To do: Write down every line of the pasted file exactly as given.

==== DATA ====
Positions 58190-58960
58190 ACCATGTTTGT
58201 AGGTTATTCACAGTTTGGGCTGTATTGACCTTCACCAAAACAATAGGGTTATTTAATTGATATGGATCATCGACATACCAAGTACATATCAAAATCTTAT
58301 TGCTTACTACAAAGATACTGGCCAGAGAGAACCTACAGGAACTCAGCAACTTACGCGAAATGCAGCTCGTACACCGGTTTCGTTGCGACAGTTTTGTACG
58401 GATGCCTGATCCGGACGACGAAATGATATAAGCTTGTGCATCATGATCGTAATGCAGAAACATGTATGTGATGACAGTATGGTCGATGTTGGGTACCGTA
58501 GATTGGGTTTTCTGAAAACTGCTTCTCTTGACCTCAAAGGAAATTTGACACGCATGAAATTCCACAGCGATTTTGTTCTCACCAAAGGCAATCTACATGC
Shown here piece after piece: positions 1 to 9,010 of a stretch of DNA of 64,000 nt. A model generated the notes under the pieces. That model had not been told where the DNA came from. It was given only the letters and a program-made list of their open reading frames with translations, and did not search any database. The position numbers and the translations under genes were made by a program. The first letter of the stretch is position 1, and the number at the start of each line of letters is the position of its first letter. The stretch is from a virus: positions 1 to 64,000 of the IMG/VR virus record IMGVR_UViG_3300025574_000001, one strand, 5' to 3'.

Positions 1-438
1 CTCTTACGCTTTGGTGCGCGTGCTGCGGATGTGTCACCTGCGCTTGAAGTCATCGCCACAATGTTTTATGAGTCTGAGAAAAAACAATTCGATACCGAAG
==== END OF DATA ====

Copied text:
Positions 58190-58960
58190 ACCATGTTTGT
58201 AGGTTATTCACAGTTTGGGCTGTATTGACCTTCACCAAAACAATAGGGTTATTTAATTGATATGGATCATCGACATACCAAGTACATATCAAAATCTTAT
58301 TGCTTACTACAAAGATACTGGCCAGAGAGAACCTACAGGAACTCAGCAACTTACGCGAAATGCAGCTCGTACACCGGTTTCGTTGCGACAGTTTTGTACG
58401 GATGCCTGATCCGGACGACGAAATGATATAAGCTTGTGCATCATGATCGTAATGCAGAAACATGTATGTGATGACAGTATGGTCGATGTTGGGTACCGTA
58501 GATTGGGTTTTCTGAAAACTGCTTCTCTTGACCTCAAAGGAAATTTGACACGCATGAAATTCCACAGCGATTTTGTTCTCACCAAAGGCAATCTACATGC
Shown here piece after piece: positions 1 to 9,010 of a stretch of DNA of 64,000 nt. A model generated the notes under the pieces. That model had not been told where the DNA came from. It was given only the letters and a program-made list of their open reading frames with translations, and did not search any database. The position numbers and the translations under genes were made by a program. The first letter of the stretch is position 1, and the number at the start of each line of letters is the position of its first letter. The stretch is from a virus: positions 1 to 64,000 of the IMG/VR virus record IMGVR_UViG_3300025574_000001, one strand, 5' to 3'.

Positions 1-438
1 CTCTTACGCTTTGGTGCGCGTGCTGCGGATGTGTCACCTGCGCTTGAAGTCATCGCCACAATGTTTTATGAGTCTGAGAAAAAACAATTCGATACCGAAG